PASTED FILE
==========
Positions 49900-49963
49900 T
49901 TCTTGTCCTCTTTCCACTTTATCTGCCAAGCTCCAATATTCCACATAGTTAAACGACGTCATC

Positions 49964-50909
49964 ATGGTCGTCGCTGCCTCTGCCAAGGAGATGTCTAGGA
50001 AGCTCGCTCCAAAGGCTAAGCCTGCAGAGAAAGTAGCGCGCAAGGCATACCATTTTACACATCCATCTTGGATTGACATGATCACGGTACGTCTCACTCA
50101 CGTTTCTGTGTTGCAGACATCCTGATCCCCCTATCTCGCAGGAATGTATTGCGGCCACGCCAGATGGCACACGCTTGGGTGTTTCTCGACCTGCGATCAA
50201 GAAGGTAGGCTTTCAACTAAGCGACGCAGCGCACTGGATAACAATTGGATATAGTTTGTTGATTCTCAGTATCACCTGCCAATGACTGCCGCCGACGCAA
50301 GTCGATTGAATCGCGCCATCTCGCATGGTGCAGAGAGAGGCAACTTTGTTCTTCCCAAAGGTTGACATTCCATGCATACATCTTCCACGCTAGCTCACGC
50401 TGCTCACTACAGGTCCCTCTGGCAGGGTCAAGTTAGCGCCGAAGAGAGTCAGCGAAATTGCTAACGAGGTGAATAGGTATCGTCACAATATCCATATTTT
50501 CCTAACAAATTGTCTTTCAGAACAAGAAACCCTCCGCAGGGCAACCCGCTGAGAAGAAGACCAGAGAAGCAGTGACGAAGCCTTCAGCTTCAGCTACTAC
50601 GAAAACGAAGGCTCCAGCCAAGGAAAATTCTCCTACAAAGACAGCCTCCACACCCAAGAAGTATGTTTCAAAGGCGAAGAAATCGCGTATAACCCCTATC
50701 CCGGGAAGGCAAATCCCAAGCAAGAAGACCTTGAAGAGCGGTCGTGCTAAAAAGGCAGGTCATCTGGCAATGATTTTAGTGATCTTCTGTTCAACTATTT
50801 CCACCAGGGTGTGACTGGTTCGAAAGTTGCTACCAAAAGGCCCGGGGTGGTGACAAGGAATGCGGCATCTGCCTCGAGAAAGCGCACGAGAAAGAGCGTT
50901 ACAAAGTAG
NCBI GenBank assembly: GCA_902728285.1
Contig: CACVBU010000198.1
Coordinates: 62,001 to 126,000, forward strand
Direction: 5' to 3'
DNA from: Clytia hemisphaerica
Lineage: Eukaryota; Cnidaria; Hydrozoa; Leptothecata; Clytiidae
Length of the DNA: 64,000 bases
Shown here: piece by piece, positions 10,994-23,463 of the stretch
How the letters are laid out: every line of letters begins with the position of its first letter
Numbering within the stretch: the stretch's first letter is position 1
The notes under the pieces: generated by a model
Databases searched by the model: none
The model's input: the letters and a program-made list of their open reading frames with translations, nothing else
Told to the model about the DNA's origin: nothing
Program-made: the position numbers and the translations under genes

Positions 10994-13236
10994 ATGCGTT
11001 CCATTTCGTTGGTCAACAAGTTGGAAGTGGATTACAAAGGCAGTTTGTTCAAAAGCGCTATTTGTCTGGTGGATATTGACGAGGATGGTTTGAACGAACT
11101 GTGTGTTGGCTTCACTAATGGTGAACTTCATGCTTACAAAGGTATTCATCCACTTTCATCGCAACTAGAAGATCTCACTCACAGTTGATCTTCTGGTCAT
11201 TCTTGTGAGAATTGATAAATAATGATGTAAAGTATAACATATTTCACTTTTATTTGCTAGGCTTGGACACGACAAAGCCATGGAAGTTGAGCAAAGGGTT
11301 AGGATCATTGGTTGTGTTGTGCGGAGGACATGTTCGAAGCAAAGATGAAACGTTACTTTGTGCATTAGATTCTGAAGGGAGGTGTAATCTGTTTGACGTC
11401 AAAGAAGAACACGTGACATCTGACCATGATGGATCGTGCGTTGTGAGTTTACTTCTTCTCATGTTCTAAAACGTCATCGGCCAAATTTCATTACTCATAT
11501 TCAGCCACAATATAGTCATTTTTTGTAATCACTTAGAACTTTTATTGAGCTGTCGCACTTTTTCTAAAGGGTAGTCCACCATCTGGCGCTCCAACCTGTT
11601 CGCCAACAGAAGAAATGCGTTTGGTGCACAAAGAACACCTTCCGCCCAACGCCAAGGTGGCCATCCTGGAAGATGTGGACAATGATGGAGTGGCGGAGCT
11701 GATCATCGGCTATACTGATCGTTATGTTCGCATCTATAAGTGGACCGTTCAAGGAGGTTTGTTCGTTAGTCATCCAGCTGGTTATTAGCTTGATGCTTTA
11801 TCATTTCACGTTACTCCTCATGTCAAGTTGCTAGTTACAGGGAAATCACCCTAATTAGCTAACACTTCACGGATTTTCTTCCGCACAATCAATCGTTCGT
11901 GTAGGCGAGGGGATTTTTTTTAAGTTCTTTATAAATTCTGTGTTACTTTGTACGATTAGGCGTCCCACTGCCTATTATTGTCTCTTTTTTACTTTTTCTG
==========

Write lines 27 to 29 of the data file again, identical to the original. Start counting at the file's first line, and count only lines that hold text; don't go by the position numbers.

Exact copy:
Databases searched by the model: none
The model's input: the letters and a program-made list of their open reading frames with translations, nothing else
Told to the model about the DNA's origin: nothing